| Digital Archive


Search the Digital Archive

Bone Breakage and the Taphonomy of Cooking: An Actualistic Study

Show full item record

Author: Callaway, Graham
Advisor: Gallivan, Martin D., 1968-
Committee Members: Bowen, Joanne; Walsh, Lorena
Issued Date: 2008-05-05
Subjects: Zooarchaeology
Experimental Archaeology
Bone Breakage
URI: http://hdl.handle.net/10288/487
Description: This study was originally conceived as an experimental investigation of the relationship between different methods of cooking and various aspects of breakage in mammal bone, and considers the question of whether it is possible to identify cooking techniques based on taphonomic attributes. Numerous medium- to large-sized mammal limb bones were acquired, and groups of them underwent various cooking techniques before all were broken in a similar fashion. During this process I controlled as many variables as was logistically feasible. The most salient data about each break was subsequently collected, and an attempt was made to correlate patterns across the bones under study with cooking method, or with other variables that could not be controlled. Data was investigated using simple qualitative assessment, then with the aid of simple graphical analysis, and finally using more complex multivariate statistical modeling, all with the aim of characterizing the observed trends in meaningful ways. The unclear nature of the relationship observed appears to be largely the result of the "noisiness"� of the data set under investigation and particularly, it is believed, the result of the freezing of most bones in the study. A variety of other factors which influence breakage pattern are also addressed, with the ultimate conclusion being reached that bone breakage is an immensely complicated process influenced by a huge number of factors, of which cooking is one. The results of this study speak to the value, as well as the limitations, of experimental archaeology in contributing to the greater archaeological discourse and in helping investigators to understand the various processes that might have influenced material they recover.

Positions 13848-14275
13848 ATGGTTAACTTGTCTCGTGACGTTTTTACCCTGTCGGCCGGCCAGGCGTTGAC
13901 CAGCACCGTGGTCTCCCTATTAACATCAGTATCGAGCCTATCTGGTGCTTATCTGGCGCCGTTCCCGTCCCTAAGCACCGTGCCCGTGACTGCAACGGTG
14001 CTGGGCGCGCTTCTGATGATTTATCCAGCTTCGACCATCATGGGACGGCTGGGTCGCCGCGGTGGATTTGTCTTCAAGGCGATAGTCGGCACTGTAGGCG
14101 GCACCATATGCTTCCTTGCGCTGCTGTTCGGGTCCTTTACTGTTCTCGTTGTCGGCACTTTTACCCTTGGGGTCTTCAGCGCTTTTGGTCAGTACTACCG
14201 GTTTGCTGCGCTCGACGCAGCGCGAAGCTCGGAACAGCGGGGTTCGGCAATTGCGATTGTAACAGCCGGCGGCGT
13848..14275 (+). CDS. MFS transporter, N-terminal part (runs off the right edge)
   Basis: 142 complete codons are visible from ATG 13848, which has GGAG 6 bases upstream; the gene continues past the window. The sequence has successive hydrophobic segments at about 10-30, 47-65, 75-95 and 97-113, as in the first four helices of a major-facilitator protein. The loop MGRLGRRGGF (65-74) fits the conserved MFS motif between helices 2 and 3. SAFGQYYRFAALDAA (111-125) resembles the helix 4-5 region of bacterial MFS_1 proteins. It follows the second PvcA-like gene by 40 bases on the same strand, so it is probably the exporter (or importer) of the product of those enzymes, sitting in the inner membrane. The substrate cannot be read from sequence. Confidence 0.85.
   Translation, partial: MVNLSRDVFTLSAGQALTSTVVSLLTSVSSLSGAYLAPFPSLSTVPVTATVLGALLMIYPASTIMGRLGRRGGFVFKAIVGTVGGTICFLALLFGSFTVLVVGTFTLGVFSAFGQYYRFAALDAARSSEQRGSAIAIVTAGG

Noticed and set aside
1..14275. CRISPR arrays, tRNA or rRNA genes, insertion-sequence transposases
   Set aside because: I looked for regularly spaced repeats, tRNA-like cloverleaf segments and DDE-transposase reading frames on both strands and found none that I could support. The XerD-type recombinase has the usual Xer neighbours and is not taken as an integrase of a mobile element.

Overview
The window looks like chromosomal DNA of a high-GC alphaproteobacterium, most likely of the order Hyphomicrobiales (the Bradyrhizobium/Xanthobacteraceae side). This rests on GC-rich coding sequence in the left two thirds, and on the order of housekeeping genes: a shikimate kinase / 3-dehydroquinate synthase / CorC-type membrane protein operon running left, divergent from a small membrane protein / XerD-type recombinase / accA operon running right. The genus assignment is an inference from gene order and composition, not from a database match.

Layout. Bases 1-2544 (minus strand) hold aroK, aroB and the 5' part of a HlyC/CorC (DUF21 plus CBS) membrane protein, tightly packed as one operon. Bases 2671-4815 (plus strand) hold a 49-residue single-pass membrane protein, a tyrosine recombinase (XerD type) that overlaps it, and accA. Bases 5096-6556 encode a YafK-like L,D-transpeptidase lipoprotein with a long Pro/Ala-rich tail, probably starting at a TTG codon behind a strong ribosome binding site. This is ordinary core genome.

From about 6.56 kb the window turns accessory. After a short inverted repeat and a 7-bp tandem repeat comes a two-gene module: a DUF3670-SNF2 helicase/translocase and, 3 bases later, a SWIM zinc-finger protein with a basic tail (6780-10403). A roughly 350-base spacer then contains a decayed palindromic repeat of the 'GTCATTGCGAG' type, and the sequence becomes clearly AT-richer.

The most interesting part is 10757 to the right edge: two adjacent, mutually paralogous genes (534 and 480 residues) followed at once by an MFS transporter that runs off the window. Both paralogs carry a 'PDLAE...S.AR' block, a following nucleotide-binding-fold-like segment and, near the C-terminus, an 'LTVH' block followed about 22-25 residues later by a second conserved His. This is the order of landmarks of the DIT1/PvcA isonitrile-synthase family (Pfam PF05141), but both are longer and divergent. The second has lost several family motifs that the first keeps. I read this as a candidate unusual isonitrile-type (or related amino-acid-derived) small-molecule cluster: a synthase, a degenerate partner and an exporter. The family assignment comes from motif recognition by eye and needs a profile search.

Degree: Bachelors of Arts in Anthropology

Files in this item

Files Size Format View Description
Bone Breakage a ... , An Actualistic Study.pdf 4.951Mb PDF View/Open Main File
Honors Project spreadsheet notes version.xls 41Kb Microsoft Excel View/Open Data Appendix
Honors Project Data Appendix Notes.pdf 35.35Kb PDF View/Open Data Appendix Notes
Honors Project title page copy.jpg 536.4Kb JPEG image Thumbnail Title Page

This item appears in the following Collection(s)

Show full item record